My guess is that it’s still fairly unlikely that any version of this makes it into law. President Donald Trump is hosting a victory party at the White House for House Republicans today, and I still think their best strategy is to just pretend that they’ve killed off Obamacare for good, and then go on administering it.

But make no mistake about it: Something could very well pass. Even if very few House or Senate Republicans are excited by their bill and are fully aware of the electoral risk some of them are taking, politicians like to do what they promised, and they — as a group — promised to repeal and replace Obamacare. Many of them also remain individually more worried about being defeated in primaries if they take the blame for failure than they are about being defeated in general elections because they are blamed for voting for something unpopular. Only the latter can cost Republicans their congressional majorities.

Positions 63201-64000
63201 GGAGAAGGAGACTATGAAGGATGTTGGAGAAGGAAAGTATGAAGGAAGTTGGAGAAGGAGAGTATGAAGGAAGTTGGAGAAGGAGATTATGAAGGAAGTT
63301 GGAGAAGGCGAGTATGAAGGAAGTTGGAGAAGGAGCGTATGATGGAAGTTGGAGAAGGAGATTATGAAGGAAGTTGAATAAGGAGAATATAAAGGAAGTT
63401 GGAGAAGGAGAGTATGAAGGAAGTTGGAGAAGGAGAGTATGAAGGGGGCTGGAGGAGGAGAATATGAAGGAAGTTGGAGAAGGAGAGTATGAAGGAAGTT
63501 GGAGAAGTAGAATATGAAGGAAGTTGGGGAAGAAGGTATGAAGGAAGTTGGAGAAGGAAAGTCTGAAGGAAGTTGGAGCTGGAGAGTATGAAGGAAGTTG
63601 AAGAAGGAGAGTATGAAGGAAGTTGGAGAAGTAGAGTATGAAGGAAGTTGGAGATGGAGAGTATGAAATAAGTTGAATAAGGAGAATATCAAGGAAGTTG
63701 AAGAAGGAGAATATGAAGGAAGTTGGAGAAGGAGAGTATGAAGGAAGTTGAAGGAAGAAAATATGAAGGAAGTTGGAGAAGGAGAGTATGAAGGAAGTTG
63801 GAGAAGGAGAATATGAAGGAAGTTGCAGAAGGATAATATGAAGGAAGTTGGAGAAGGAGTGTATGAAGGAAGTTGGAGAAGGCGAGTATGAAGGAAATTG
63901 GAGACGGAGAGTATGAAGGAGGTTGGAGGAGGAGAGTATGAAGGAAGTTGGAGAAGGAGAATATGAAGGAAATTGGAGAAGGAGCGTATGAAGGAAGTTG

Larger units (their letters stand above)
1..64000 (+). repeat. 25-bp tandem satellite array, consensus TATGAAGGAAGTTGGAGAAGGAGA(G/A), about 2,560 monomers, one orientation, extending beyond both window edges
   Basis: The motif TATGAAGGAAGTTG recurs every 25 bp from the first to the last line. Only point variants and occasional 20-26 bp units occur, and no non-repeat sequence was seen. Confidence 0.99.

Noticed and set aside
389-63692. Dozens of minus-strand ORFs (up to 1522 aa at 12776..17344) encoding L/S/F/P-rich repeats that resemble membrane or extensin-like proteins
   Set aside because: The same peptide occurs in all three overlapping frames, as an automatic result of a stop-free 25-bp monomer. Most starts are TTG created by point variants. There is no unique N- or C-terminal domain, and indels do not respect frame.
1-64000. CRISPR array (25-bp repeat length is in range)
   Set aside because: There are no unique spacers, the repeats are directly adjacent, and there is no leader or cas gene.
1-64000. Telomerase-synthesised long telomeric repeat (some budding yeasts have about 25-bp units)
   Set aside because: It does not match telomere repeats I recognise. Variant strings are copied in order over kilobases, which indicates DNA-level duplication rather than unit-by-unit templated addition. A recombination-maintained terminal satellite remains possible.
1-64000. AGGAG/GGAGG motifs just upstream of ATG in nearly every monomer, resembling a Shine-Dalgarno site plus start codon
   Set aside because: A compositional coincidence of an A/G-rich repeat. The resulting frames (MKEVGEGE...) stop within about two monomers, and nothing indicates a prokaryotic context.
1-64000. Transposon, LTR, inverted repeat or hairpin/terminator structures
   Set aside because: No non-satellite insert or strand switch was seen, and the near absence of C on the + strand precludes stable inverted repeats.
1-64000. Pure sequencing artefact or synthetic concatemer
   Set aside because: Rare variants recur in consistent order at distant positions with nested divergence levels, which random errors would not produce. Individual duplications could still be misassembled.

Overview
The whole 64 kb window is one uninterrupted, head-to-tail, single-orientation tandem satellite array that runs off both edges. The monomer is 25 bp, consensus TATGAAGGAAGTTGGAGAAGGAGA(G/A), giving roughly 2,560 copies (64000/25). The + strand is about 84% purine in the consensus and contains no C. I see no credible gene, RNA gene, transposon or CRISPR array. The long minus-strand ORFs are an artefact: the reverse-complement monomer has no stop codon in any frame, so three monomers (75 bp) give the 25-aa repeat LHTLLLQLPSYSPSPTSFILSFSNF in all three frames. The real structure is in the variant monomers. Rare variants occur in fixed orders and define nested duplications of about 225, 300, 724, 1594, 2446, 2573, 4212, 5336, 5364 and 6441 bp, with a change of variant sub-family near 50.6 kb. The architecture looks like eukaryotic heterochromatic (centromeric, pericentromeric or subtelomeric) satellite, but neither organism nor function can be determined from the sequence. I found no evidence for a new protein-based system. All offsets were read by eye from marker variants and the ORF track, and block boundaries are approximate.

Also, Perry Bacon with a very nice analysis in 538 looking at the various competing concerns which will make this so difficult to get through the Senate.  Again, something certainly can, but it is far from a given.

Also, I’ll re-quote Bernstein:

And the math is still extremely daunting: House Freedom Conference radicals simply want a bill that doesn’t appear to have 50 votes in the Senate

So, first can 50 Senators actually agree on something?  And, if they can, will the Freedom Caucus vote for it?  Both are possible, but far, from an easy yes.

In fact, I think there’s a non-trivial possibility we could end up with something like we did on a health care bill from long ago– the 2001 Patients Bill of Rights.  The House passed a version.  The Senate passed a version.  But they could never pass a reconciled version that they both agreed upon.  Those, actual patients rights had to wait for the ACA.